I gasped— not in pain as I expected— but in confounding rage and ecstasy, sorrow and pleasure. The snake held its bite unrelentingly, and a rivulet of blood trickled down my wrist and dripped onto the earth, disappearing into the ground.

The snakebite is symbolic, of course, as the narrator experiences grief and elation over the injury. However, this clarity in emotion is not developed. Instead, the narrator witnesses a horrific car accident on her way home and realizes that she has left her husband’s ashes at the tree where she had met the girl with the snake. She chooses to leave the urn where it is, pondering in a detached voice, ”I considered it for a while, then decided to leave it there.” The narrator does not reflect further nor make a change in a way that is clearly conveyed to the reader, nor is any greater emotional journey rendered. Although the symbols in the story are easily parsed—the story is, after all, written competently—they do not lend emotional weight or development to the narrative arc.

This feeling of dissatisfaction is continued in the story “Signs of Life,” from which the collection draws its name. “Signs of Life” follows a protagonist who observes his brother—gifted with healing—struggle with the demands of those desperate to have their loved ones brought back to life. Having hinted from the beginning that the protagonist's brother has poor mental health, the story unfolds as a predictable tragedy, in which the healer exhausts himself trying to fulfil every request. The story comes to a head when a woman brings a dead child to the healer, her desperation juxtaposed against her child’s lax body: “the child hung limp from the mother’s arms, dark lines of blood trickling from his slack mouth.” I had a visceral reaction to this description, a standout moment that centers mortality in a surreal world where healing and resurrection is possible. This momentary pathos is unfortunately squandered by the last few paragraphs, where O attempts to blend the identities of the healer and the dying boy in an altogether expected ending:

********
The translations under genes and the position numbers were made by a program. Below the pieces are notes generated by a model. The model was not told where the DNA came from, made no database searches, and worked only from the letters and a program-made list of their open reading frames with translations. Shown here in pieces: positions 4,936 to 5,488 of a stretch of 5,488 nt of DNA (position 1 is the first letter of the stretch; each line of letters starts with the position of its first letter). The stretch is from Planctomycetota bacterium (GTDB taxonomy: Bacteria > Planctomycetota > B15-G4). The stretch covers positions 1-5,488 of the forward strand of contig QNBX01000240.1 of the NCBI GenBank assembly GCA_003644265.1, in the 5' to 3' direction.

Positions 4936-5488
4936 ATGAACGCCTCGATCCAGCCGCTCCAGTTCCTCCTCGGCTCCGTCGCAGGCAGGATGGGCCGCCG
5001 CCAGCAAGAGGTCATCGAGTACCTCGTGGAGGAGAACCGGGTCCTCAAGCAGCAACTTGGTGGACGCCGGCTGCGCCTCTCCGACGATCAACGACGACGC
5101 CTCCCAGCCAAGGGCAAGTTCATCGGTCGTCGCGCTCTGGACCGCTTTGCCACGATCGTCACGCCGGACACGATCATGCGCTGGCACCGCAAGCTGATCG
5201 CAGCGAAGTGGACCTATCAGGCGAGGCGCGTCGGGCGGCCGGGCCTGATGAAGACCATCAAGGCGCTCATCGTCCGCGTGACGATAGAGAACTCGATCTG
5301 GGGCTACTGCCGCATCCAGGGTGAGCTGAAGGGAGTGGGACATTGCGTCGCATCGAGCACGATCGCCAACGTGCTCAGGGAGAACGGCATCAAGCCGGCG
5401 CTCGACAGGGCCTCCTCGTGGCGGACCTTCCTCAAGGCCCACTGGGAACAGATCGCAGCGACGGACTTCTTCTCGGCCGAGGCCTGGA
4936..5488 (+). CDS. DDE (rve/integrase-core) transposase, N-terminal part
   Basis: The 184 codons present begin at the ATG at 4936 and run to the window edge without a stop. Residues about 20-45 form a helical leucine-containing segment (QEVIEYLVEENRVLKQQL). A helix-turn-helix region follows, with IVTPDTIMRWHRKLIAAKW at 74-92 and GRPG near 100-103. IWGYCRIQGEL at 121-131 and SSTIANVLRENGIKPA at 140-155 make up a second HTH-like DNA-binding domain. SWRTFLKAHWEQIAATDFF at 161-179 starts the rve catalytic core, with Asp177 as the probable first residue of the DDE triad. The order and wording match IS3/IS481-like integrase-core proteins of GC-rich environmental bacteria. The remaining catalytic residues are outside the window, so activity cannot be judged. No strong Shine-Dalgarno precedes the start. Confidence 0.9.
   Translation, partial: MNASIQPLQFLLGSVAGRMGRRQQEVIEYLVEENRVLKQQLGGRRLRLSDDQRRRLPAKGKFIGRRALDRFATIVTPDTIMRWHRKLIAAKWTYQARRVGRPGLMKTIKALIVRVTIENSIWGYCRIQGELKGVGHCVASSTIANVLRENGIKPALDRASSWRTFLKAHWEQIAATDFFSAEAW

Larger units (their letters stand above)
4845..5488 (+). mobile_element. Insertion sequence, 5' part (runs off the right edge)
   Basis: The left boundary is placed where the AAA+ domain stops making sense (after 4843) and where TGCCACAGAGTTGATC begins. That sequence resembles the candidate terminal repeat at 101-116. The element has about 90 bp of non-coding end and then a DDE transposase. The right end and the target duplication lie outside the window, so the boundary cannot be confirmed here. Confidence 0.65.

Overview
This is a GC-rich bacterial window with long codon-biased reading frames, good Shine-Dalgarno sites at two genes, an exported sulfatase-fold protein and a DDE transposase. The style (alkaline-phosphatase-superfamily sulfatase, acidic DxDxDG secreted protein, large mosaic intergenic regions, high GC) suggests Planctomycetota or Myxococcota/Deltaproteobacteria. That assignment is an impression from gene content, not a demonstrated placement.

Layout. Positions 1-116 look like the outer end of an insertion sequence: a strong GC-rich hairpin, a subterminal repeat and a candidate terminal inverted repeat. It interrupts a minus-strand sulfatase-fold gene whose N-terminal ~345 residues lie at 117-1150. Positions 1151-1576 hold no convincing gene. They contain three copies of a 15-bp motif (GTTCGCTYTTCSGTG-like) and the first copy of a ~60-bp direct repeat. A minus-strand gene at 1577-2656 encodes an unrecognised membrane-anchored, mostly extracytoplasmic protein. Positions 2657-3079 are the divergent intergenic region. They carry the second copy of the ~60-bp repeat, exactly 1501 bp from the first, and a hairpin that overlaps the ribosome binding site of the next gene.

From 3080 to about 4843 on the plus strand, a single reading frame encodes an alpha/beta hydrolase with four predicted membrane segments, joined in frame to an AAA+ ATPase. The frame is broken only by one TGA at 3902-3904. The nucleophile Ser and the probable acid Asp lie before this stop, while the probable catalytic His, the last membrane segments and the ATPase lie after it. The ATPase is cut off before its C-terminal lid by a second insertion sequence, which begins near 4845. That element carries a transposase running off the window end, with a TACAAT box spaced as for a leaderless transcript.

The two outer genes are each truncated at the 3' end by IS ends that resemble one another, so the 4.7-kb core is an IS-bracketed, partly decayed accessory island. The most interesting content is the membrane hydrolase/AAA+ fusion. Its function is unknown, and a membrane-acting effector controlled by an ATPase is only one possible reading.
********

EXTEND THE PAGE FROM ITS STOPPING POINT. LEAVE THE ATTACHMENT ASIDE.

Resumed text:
On the bed were my brother and the young boy, their hands in each other’s grasp. One of them had his eyes open, unmoving, unblinking; the chest rising and falling in slow, infinitesimal undulations. The other had his eyes closed, locked away in the shell of his body, blind to the world.

Though beautifully written, this revelation about the overworked healer could have come earlier in the narrative, especially since hints of burnout were evident throughout. Doing this would allow O to question more incisively the nature of death and the ramifications of escaping it, which the story has ample room for. Lacking such questions, the story surrenders any claims to philosophical substance.

The third story “Depth and Weight of Things” suffers from a more troubling problem. The premise of the story lies in a fertility procedure that requires the removal and return of a woman’s entire womb. This extreme imagery, especially in the context of violence voluntarily enacted on female bodies, undergirds the story’s investigation into the unequal costs of having a child borne by male and female partners. One of the most haunting lines in the collection appears in this story, when O describes the wife’s alienation from her own body: